Empowerment evaluation is used throughout the world, including Australia, Brazil, Canada, Finland, Israel, Japan, Mexico, Nepal, New Zealand, South Africa, Spain, United Kingdom, and the United States. It is being applied in townships, public schools, foundations, Native American reservations, government settings, and private industry. Empowerment evaluations are being conducted with HIV prevention programs, teenage pregnancy prevention programs, battered woman's shelters, digital villages, and even the Mars Rover (FETTERMAN; BOWMAN, 2002). The principles have been elaborated in Empowerment Evaluation Principles in Practice (FETTERMAN; WANDERSMAN, 2005). The steps have been detailed in the Foundations of Empowerment Evaluation (FETTERMAN, 2001). However, insufficient attention has been paid to the role of the critical friend. This discussion highlights this role within the context of accountability or outcomes. This discussion specifically focuses on the power of empowerment evaluation and the critical friend role to help transform the quality of medical education.

 

Background

Medical education throughout the world is changing. Most schools are based on a Flexnerian model (COOKE et al., 2006) in which the first two years are focused on basic sciences and the second involve intensive clinical experience. Students have grown inpatient with this approach (divorcing knowledge from practice) and many faculty agree that more years of clinical experience are necessary to improve the quality of medical education.

Stanford University's School of Medicine was part of this wave of change. They implemented a new curriculum that introduced more clinical activity into the curriculum much earlier. The School also developed a more integrated curricular experience throughout medical school. The impetus for this sea change was in part a result of student and faculty dissatisfaction. It was also in response to accrediting agency concerns about how well the School was preparing future physicians. There was a consensus that something substantive had to be done to revamp the curriculum.

One of the most important tools in any curricular redesign is feedback, specifically evaluation feedback. The only way to determine if changes are working as desired is to collect, analyze, report, and act on data. In this case, student performance and satisfaction data was needed, (as well as faculty views and assessments of the curricular innovations). One approach that is consonant with a more participatory and integrated curricular approach is empowerment evaluation.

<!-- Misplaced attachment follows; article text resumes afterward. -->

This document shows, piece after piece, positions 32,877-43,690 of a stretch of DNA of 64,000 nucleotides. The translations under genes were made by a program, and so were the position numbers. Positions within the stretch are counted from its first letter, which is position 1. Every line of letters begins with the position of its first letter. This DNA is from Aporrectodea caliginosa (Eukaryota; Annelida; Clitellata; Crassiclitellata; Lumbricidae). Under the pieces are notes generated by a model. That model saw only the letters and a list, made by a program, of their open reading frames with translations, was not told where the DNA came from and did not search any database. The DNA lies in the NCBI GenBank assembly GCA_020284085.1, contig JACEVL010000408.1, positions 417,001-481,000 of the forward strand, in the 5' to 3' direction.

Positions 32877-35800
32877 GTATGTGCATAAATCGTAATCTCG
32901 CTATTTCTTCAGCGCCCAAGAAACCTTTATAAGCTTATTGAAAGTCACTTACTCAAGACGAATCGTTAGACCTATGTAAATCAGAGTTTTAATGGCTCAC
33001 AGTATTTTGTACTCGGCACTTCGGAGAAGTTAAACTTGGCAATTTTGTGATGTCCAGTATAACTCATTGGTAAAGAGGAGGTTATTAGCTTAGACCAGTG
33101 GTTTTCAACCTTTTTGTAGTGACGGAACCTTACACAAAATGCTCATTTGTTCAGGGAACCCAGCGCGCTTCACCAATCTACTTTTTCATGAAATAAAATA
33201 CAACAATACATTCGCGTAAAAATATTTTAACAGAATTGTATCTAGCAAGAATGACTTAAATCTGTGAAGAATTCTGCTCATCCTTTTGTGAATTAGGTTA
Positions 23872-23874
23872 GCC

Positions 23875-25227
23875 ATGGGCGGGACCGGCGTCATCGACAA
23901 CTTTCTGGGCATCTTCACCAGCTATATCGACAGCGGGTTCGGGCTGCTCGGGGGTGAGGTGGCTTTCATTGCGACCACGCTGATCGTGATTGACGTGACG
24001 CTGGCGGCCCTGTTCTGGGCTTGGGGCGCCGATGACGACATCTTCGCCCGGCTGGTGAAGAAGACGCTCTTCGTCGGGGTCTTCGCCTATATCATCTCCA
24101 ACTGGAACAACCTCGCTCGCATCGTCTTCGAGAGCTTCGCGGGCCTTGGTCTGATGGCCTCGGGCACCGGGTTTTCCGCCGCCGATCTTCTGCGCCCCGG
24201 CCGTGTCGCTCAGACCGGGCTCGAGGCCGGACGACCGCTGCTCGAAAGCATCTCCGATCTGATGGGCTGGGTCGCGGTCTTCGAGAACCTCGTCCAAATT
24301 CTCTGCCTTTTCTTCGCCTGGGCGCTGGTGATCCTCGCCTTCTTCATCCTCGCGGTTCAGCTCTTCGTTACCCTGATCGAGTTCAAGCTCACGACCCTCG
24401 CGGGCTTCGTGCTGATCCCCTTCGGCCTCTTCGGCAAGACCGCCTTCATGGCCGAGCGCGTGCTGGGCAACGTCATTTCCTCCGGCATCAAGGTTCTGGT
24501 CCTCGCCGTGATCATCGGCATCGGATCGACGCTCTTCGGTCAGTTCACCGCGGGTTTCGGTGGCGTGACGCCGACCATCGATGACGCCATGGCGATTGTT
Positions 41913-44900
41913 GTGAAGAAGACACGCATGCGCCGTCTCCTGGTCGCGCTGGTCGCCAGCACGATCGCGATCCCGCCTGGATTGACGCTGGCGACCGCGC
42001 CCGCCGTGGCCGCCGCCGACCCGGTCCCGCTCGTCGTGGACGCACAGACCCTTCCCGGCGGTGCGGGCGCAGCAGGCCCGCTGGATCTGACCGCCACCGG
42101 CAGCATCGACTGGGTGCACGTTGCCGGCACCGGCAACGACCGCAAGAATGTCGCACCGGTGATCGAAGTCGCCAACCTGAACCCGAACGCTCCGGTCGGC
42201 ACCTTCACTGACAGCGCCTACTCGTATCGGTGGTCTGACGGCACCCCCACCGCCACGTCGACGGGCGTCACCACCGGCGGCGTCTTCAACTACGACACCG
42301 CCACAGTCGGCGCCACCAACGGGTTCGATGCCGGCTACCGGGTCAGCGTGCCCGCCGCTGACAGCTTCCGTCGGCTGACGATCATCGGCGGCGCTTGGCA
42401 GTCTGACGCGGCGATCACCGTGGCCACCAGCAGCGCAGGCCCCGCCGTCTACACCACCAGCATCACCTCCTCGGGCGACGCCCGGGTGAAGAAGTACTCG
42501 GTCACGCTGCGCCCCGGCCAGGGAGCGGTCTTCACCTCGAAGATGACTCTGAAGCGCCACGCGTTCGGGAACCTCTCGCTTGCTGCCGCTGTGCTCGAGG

Empowerment evaluation is a form of guided self-evaluation. It requires student, faculty, and administrator participation in curricular development and refinement, facilitated by an empowerment evaluator.

The School recruited the founder of the approach, Dr. David Fetterman, to create a Division of Evaluation and serve as the founding director of the division. The Division played a leadership role (as a facilitation agent) in the School's accreditation self-study. The accreditation study was one of the driving forces in the School's curricular redesign and continual refinement or improvement.

 

Empowerment evaluation

"Empowerment evaluation is the use of evaluation concepts, techniques, and findings to foster improvement and self-determination" (FETTERMAN; KAFTARIAN; WANDERSMAN, 1996). It is an approach that "aims to increase the likelihood that programs will achieve results by increasing the capacity of program stakeholders to plan, implement, and evaluate their own programs" (FETTERMAN; WANDERSMAN, 2005, p. 27). There are many tools to implement an empowerment evaluation1.

For example, Fetterman (2001) typically uses a 3-step model: 1) mission; 2) taking stock; and 3) planning for the future. Faculty, students, and administrators collectively help develop a mission (or sub-mission) associated with the medical school curriculum. Then they are asked to prioritize (using dots) to vote for the most important things to evaluate as a group. Once the abbreviate list is established (typically by selecting the activities which received the highest number of dots or votes), the group rates how well the school is doing in each area using a 1 (low) to 10 (high) rating scale. This helps the group launch into a discussion or dialogue about the ratings. Bohm (1996) refers to this as dialogue. It often unearths basic concerns and insights into the school that otherwise remain buried and unexamined, facilitating fundamental change.